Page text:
The last few decades of tourism development have been designed to capitalise on these assets to advance a single brand-image for ASEAN Tourism. The primary goal was to generate growth in order to create jobs and economic prosperity. Now that that has been achieved, or is on its way to being achieved, a separate set of issues has emerged. Generating the numbers is no longer the challenge, managing them is. The industry has to avoid becoming a victim of its own success. A deeper analysis will reveal the following:

(+) The overarching challenge facing ASEAN tourism is the preservation of peace, which makes the theme slogan of this year’s ATF even more prophetic. Peace is the conduit for all forms of progress and development. The former war-zones of Vietnam, Cambodia and Laos are among the world’s fastest growing tourism countries because they are at peace. Myanmar will now follow suit. On the other hand, Thailand, formerly one of ASEAN’s fastest growing tourism countries, suffered a 6.6% downturn in arrivals in 2014 because its internal peace was disrupted by political conflict. The Philippines, too, saw its geopolitical conflict with China costing it a fair volume of Chinese arrivals. Over the years, other destinations such as Indonesia also suffered when peace was disrupted by government changes and terrorism. These are lessons for the entire ASEAN travel industry to learn from.

(+) For ASEAN tourism to reap the fruits of peace, and promote both prosperity and partnership, it will have to ensure an unequivocal commitment to the creation of “One Vision, One Identity and One Sharing and Caring Community.” A study done by this editor for the UN World Tourism Organisation in 2009 and presented to the ASEAN tourism secretariat at the ATF 2010 in Brunei cited the following early warning: “The region’s cultural, social and ethnic diversity, certainly its major tourism asset, could also be a significant future liability.” The study argued that a huge imbalance between the region’s economic and socio-cultural agendas would pose a threat to the third political-security pillar of ASEAN integration. For reasons best known to it, the ASEAN tourism secretariat ignored the study entirely. Today, many of its recommendations and conclusions are being proved true in the wake of the socio-cultural, ethnic and religious tensions flaring in other parts of the world, which could well spread to ASEAN.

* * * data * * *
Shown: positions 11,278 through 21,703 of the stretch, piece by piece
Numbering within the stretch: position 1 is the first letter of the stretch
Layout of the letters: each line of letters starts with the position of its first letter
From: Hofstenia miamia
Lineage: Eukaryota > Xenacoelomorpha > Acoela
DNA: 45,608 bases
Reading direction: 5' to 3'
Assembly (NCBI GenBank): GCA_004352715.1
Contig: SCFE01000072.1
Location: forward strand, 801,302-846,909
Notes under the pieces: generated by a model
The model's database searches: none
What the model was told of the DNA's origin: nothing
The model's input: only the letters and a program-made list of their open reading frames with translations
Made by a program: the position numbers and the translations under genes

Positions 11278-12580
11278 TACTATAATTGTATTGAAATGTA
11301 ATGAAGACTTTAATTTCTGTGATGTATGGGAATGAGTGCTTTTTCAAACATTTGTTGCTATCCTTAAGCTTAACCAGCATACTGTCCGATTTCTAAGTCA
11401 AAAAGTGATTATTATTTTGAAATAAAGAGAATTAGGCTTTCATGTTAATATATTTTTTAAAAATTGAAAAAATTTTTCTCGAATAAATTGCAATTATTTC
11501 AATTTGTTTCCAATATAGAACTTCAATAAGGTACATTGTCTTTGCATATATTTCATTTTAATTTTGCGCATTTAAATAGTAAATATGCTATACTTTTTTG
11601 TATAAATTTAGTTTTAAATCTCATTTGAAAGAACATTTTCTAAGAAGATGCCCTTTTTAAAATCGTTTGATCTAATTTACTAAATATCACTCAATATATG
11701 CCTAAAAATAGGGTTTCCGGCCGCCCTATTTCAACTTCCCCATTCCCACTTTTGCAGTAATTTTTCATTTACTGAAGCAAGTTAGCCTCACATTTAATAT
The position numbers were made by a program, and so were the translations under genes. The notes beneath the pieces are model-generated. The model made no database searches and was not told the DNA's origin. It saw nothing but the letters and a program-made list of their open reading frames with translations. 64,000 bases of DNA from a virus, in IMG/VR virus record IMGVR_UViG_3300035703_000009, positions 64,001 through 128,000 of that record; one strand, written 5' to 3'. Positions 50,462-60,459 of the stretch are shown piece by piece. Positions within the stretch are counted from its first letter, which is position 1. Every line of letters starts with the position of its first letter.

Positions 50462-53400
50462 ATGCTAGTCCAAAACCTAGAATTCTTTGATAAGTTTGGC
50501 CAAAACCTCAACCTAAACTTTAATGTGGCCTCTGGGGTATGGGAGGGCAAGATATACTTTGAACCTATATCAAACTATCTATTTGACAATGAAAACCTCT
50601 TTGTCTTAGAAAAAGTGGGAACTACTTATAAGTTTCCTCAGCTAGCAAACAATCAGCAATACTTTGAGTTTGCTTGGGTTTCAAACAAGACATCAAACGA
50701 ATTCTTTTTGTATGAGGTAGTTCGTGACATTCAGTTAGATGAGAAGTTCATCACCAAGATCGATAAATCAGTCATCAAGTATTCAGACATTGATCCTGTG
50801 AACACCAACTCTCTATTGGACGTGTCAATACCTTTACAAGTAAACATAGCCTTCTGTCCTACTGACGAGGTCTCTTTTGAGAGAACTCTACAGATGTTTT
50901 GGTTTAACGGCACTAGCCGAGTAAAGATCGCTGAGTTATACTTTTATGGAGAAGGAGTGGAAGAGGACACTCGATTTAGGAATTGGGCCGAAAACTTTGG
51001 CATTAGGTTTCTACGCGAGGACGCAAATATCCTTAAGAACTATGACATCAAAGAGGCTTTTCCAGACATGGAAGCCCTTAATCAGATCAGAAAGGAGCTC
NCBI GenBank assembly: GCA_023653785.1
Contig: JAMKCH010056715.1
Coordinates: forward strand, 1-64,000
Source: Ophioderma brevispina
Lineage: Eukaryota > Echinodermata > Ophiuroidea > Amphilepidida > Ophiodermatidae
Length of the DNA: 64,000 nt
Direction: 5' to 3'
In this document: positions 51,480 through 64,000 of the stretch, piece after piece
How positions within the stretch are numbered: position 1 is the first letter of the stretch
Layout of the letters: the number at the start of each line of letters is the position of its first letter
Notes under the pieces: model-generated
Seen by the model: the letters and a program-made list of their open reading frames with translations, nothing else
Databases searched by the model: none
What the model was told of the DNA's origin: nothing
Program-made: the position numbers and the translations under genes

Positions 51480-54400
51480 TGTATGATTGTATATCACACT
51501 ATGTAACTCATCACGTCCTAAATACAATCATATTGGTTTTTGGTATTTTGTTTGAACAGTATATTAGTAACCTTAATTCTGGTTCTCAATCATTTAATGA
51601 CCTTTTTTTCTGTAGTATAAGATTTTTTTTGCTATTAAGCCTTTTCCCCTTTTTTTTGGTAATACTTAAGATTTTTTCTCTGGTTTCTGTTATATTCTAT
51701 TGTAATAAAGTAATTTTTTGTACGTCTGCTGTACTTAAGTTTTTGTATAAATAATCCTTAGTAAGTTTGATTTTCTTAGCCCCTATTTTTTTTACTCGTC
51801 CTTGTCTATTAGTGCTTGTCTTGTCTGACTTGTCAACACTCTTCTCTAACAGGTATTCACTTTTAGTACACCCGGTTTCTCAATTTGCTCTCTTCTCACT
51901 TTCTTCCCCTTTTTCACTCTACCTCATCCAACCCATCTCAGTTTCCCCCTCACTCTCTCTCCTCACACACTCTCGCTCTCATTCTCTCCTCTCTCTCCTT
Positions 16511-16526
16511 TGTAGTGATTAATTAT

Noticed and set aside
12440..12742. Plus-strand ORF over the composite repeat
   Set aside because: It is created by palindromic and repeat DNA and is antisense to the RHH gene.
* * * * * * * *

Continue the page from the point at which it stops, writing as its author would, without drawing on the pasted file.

The Thai tourism industry has found out the hard way how a country that is marketed as the epitome of hospitality, friendliness and service can suddenly see its own marketing slogans be proved wrong. The Malaysians, too, are cognizant and wary of this. Fortunately, the UNWTO has stepped in to give the tourism<>culture linkage the importance it deserves. In early February 2015, the UNWTO will hold an inaugural ministerial-level conference with UNESCO in Cambodia to give a global impetus to this theme. At the ATF 2015, Secretary-General Dr Taleb Rifai will be briefing the ASEAN tourism ministers on the projected outcomes of this event.

(+) In his blog last week, PATA CEO Mario Hardy cited the need for more balanced dispersal of tourists between the increasingly congested popular sites. That’s the next tourism challenge. Low-cost airlines and the four bridges built across the Mekong river have done wonders for opening up new destinations within ASEAN. More connectivity is set to emerge between ASEAN and South Asia and China. That will mean ASEAN tourism landmarks may soon be in the same overcrowded boat as China’s Great Wall and India’s Taj Mahal in peak travel periods.